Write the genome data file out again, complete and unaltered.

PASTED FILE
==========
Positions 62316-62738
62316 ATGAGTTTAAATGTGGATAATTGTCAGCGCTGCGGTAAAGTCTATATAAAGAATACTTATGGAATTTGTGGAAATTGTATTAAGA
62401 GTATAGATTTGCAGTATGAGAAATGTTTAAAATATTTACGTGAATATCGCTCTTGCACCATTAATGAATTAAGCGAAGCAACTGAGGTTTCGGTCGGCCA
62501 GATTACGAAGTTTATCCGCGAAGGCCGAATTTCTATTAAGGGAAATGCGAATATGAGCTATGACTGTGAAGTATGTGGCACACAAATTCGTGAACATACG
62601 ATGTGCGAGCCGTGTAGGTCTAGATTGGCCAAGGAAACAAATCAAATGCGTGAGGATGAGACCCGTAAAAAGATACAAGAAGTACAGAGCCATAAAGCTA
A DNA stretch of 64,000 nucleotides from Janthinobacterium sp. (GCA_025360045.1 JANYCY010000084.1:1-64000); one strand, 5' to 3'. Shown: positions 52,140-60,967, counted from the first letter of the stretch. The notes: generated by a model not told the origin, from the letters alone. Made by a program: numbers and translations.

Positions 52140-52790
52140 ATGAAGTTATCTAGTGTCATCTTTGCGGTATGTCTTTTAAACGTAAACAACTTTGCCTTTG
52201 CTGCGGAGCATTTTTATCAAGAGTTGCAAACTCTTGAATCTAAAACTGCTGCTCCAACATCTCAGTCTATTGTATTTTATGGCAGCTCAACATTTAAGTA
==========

Positions 62316-62738
62316 ATGAGTTTAAATGTGGATAATTGTCAGCGCTGCGGTAAAGTCTATATAAAGAATACTTATGGAATTTGTGGAAATTGTATTAAGA
62401 GTATAGATTTGCAGTATGAGAAATGTTTAAAATATTTACGTGAATATCGCTCTTGCACCATTAATGAATTAAGCGAAGCAACTGAGGTTTCGGTCGGCCA
62501 GATTACGAAGTTTATCCGCGAAGGCCGAATTTCTATTAAGGGAAATGCGAATATGAGCTATGACTGTGAAGTATGTGGCACACAAATTCGTGAACATACG
62601 ATGTGCGAGCCGTGTAGGTCTAGATTGGCCAAGGAAACAAATCAAATGCGTGAGGATGAGACCCGTAAAAAGATACAAGAAGTACAGAGCCATAAAGCTA
A DNA stretch of 64,000 nucleotides from Janthinobacterium sp. (GCA_025360045.1 JANYCY010000084.1:1-64000); one strand, 5' to 3'. Shown: positions 52,140-60,967, counted from the first letter of the stretch. The notes: generated by a model not told the origin, from the letters alone. Made by a program: numbers and translations.

Positions 52140-52790
52140 ATGAAGTTATCTAGTGTCATCTTTGCGGTATGTCTTTTAAACGTAAACAACTTTGCCTTTG
52201 CTGCGGAGCATTTTTATCAAGAGTTGCAAACTCTTGAATCTAAAACTGCTGCTCCAACATCTCAGTCTATTGTATTTTATGGCAGCTCAACATTTAAGTA